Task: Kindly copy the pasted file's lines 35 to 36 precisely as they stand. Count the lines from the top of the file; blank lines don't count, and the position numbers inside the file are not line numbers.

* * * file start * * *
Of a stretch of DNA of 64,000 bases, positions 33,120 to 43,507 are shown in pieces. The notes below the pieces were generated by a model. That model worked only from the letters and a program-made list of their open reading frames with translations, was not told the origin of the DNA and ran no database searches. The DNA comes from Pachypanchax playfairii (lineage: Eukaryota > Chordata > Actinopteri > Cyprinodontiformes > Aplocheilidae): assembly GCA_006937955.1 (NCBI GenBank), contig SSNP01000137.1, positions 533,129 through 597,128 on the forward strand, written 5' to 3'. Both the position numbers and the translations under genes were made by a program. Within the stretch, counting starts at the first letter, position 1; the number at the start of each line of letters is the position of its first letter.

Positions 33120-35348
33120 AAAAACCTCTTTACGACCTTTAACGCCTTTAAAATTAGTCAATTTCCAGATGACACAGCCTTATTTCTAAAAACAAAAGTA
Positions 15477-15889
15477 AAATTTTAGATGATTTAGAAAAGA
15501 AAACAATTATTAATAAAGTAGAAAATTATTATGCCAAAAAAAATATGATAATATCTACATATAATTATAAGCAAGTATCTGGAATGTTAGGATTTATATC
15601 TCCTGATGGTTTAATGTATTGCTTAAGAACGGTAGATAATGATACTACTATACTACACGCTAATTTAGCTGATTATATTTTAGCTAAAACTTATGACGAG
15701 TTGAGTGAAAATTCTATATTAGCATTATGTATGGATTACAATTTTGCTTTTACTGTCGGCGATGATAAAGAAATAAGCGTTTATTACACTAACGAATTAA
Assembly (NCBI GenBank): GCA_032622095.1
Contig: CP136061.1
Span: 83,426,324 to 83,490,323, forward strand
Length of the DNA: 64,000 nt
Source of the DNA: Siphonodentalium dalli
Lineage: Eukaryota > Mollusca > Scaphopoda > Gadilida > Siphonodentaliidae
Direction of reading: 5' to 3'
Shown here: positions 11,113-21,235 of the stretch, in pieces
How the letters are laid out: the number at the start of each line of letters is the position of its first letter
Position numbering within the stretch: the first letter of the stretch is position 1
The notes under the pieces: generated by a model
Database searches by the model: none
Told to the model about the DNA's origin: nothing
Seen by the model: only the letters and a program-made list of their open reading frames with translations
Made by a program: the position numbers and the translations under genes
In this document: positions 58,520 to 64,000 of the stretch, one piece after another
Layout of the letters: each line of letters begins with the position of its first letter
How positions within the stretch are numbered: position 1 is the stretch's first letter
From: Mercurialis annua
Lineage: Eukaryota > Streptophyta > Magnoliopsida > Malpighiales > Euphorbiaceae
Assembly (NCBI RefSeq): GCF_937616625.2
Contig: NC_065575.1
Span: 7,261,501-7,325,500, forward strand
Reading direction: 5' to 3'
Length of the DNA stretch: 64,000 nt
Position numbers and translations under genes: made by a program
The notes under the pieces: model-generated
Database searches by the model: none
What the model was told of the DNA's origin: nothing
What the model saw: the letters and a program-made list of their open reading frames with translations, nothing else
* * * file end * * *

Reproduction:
The notes under the pieces: model-generated
Database searches by the model: none